Businesses need energy facts and flexibility
Energy costs continue to rise not because of renewables but from the replacement of old infrastructure
New Hampshire business owners consider their energy needs and related costs on a daily basis. We live in a high electricity rate region and have dealt with that fact for a long time. Many businesses simply consider it a cost of doing business in the Northeast and actively investigate energy saving opportunities to reduce those costs.
A remarkable number of “energy experts” and outside interest groups have appeared in publications across New Hampshire following the Governor’s veto’s on SB446 and SB365. These groups have unfortunately been providing inaccurate insight on energy matters and seemingly purposefully perpetuating misinformation regarding renewable energy and your business’s options. Let’s set the record straight and correct this ostensibly deliberate confusion campaign to help your business make the best decision possible regarding your energy future.
A wise business owner constantly investigates their available energy options and subsequent return on investment (ROI). Upfront costs are measured and weighed against other available choices, with investments in renewable energy infrastructure being no different.
Take solar energy for example. During due diligence you compare that technology to purchasing electricity through your local utility. Utilities have and continue to provide this critical service to customers and represents a baseline energy scenario. This baseline, however, has no ROI; a customer will always pay in without reaching a point of return. Alternatively, businesses can now witness a good return on solar investments and independently meet some or all of their energy needs.
For businesses where on-site renewable energy generation isn’t possible, group net metering with a small hydropower or other eligible host generator allows for the use of local renewable energy resources and energy cost savings. Providing more choices, and at a scale that will help our larger businesses and municipalities, is beneficial for all businesses throughout the state. Providing more choices for businesses to control their energy future is the whole purpose behind SB446, which would raise the state’s net metering limit from 1 MW to 5 MWs and allow for greater energy choices.
Some have argued that expanding the net metering limit for solar and other eligible technologies will result in “cost shifting” to other electrical customers on the electric grid. The problem with this perspective is that it has continually been found false. Accordingly, many recent studies conducted by various state departments across the country and think tanks conclude that not only does net metering at its current scale not generate any cost shifting but actually helps alleviate costly impacts during peak demand times. These studies highlight the overall benefit to ratepayers from peak shaving and helps avoid certain infrastructure costs to utilities. This results in cost savings for all ratepayers.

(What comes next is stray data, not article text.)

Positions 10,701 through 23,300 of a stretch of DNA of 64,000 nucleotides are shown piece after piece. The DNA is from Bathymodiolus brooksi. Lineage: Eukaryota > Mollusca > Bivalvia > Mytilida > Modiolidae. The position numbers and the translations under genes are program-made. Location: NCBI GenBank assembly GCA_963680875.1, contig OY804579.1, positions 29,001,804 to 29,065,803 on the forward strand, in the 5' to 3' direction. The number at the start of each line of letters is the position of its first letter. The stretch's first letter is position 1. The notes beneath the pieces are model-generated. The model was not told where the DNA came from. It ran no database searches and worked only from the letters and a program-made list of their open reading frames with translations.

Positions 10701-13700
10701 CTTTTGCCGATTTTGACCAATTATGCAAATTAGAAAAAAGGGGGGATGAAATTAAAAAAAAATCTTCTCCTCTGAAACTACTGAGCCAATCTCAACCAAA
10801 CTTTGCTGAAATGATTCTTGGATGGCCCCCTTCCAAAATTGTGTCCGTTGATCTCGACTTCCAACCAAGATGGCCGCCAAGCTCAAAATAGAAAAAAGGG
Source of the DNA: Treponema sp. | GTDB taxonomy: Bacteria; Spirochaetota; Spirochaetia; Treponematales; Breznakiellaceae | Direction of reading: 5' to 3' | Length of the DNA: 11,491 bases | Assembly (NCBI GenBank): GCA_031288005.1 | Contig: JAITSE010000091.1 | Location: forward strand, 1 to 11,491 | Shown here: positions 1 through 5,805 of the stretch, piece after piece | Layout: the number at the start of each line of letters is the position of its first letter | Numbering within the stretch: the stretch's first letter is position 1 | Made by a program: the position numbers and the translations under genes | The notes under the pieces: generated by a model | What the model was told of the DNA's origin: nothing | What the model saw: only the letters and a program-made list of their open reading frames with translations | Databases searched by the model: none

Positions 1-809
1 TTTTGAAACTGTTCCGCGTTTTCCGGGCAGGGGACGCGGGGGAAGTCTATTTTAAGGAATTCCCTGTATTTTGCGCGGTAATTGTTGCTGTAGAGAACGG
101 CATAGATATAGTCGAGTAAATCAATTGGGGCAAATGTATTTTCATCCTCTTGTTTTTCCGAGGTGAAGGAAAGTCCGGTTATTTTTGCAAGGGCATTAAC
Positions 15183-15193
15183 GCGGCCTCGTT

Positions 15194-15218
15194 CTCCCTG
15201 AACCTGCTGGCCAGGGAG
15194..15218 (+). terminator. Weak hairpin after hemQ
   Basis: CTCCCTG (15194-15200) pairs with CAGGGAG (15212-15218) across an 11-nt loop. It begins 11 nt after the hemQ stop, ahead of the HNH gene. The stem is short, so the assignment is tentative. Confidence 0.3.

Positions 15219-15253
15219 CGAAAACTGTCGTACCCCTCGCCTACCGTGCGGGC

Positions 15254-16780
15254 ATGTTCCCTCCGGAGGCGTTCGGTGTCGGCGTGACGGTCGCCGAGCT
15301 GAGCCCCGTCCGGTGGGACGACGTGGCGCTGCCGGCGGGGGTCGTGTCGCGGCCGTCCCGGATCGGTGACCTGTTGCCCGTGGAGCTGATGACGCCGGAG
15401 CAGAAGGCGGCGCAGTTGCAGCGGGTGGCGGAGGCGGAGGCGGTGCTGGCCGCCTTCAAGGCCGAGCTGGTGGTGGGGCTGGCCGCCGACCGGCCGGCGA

In New Hampshire there are a few incentives for businesses looking to invest in solar. These incentives (not subsidies) are for smaller arrays and do not apply to systems over 500 kilowatt (kW); SB446 would not apply here. The incentive is provided through what is known as the Commercial & Industrial rebate program run through the Public Utilities Commission (PUC). In this option a business can receive $0.40/watt up to $50,000. A federal tax program also remains for commercial systems and provides a 30 percent tax credit for qualified technologies.
None of these incentives, however, will cover all of the project costs or even come close to even half the system cost. For example, for a small 10 (kW) solar array will range $35,000 +/- to install. Utilizing the PUC incentive will provide a rebate of $4,000 on the system. Moreover, as explicitly stated on the PUC website, “Incentives are limited to 25 percent of the total project cost or $50,000, whichever is less.” Thus, there is no incentive windfall for these systems.
The fact remains that the only way to control your energy future is by becoming more independent and utilizing distributed energy generation. The state should allow our businesses this choice, and at a scale that can address their unique needs. The veto of SB446 only forces these consumers to remain at the whim of uncontrollable rate changes. It has certainly not been factually or evidentially appropriate to restrict this option and in reality doing so hurts New Hampshire’s economy. Despite continually stating that the expansion of renewable energy will raise rates on ratepayers, we’ve instead seen transmission and distribution costs continue to rise not because of renewables, but from replacing old infrastructure.
Our businesses should not be misled for political purposes. It is and will always be in our state’s interest to provide facts on our current energy mix and deliver as many options to businesses as possible. It is difficult and inappropriate to defend the idea that businesses should not be provided with these options to meet and plan for their future energy needs. We should always advise a member of the New Hampshire business community to explore these opportunities and not support an arbitrary constraint placed upon them by the Governor’s veto of SB446.
Michael Behrmann, MSEL, is director of the New Hampshire Clean Tech Council.